Nothing can breed discontent like keeping vital business information from your employees. Which is particularly hard to do in a small business. Make sure to update your team about issues that impact your business – both positive and negative. Whether the news is pleasant or difficult, it’s important you communicate the information honestly, sincerely, and as soon as you can.The more knowledge you give to your employees, the more likely they are to build on successes and find solutions for problems.
    5. Check in regularly and often with employees
      Checking in with employees is an effective way to make sure communication is strong. Plan in-person or online meetings every few weeks or months. Discuss projects, feedback about leadership, and suggestions for the future. By respecting and listening to your staff, you can drastically improve communication.
    1. Make meetings count
      Meetings can suck the time right out of your day. An unproductive meeting can be a deal breaker if you’re communicating with key customers or clients. So make sure your meeting is organized. Confirm times and locations and set a specific time for it to end. Have a detailed agenda
      and stick to it. Finally, take lots of notes or record the meeting so you don’t miss vital information. Respond promptly to any tasks or questions that come up.
    2. Publish an internal newsletter
      As your company grows, it can become difficult for your staff to keep up on everything that’s happening in your organization. An internal newsletter is an excellent way to share company news, big or small. Some companies find weekly newsletters to be most effective, but you can experiment with how often you push them out.
    3. Schedule status meetings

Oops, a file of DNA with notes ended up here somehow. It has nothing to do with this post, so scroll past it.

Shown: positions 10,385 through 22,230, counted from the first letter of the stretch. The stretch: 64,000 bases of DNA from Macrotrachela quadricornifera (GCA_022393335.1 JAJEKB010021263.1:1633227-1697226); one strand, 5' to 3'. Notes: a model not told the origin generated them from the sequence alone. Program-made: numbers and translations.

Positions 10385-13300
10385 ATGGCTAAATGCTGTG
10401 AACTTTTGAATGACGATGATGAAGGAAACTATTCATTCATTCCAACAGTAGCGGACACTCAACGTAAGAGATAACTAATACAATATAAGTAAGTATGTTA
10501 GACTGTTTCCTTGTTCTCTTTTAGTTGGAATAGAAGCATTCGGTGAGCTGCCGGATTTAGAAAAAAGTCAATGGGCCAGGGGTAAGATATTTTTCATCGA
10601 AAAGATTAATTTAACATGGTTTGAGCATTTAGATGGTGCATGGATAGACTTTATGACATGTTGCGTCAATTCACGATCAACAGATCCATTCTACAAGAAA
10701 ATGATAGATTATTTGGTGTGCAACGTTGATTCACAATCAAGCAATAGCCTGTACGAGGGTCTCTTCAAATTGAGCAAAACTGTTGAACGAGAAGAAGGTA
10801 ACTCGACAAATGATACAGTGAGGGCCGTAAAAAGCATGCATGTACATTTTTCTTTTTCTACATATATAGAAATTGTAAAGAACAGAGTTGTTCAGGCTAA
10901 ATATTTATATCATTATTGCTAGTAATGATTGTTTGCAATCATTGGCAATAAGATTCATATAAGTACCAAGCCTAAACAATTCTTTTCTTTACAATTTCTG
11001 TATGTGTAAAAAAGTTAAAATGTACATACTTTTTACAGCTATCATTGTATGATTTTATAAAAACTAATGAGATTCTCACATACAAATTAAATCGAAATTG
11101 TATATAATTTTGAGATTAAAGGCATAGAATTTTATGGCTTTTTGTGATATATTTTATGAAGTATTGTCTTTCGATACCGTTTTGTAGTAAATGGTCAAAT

The more you can check in on teams about their tasks and current projects, the better. You can host daily or weekly status meetings in person or on the web and they don’t have to exceed 10 minutes. An excellent way to keep the doors of communication open.
    4. Encourage questions
      Questions are one of the most fundamental components of effective communication in the workplace. Just as you should be asking questions, so should your employees. Instill that mindset in your organization. Make sure employees are comfortable to reach out with questions to you, managers, or each other.
    5. Be responsive
      As the business owner, your employees will likely have questions for you or reach out to you for help. If an employee emails you or reaches out to you, be responsive. That is, get back to them in a reasonable amount of time. And what is a reasonable amount of time? According to a recent study, 41% of people expect a coworker to respond within an hour. Bosses and business owners can probably get a little extra slack on that time, but not much.
    6. Use feedback constructively
      Make sure you value the feedback from all of your employees. They know what’s going on. They’re keeping your doors open. Create a system for collecting comments. The data you uncover can be invaluable in helping to strengthen and grow your business.
    Improving communication in the workplace is a constant work in progress. There are as many ways to go about it as there are bosses out there. Hopefully the above tips will help you get started and lead to some strategies of your own.